British firm Malloy Aeronautics has been contracted by the US military to build a real-life working hoverbike.
What's even more impressive is that it already works.
Using a 1170cc engine, Malloy's first concept aircraft uses two oak propellors, while an ultra-lightweight carbon fibre and kevlar frame makes the chassis as strong as it is durable.
With a max altitude of around 9800ft, the hope is that these one-man craft can replace helicopters by offering a fast, stealthy transport alternative.
It's also incredibly smart, on-board sensors and autopilot features allow the hoverbike to act like a drone, essentially allowing the pilot to pre-plot a route, or even arrive at a destination and then command the hoverbike to go and hide in a pre-set location.
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The applications for a hoverbike are frankly countless as it can offer mobility specs that far outweigh anything else available today.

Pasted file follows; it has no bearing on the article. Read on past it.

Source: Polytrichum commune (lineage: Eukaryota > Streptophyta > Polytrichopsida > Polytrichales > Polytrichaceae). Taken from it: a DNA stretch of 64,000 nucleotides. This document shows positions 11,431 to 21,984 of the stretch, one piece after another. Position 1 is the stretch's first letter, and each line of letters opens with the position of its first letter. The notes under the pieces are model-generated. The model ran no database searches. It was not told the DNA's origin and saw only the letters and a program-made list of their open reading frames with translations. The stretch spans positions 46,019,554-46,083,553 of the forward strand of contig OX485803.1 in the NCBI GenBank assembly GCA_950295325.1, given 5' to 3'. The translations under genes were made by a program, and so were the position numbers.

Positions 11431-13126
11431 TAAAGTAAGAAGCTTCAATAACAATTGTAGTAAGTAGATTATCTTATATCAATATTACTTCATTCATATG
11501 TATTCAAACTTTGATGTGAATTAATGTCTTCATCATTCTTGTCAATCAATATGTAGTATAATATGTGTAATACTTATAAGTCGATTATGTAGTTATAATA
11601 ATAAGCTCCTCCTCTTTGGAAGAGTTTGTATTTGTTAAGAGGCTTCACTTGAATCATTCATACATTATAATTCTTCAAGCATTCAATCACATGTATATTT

The US military has contracted Malloy to work in partnership with SURVICE, a Maryland-based defence contractor that'll provide the infrastructure and support to help Malloy develop their various prototypes into models that are ready to be deployed.
While popular culture has idolised the hoverbike from 'Call of Duty' to the film 'The Island', the actual product itself has been notoriously hard to produce, until now of course.
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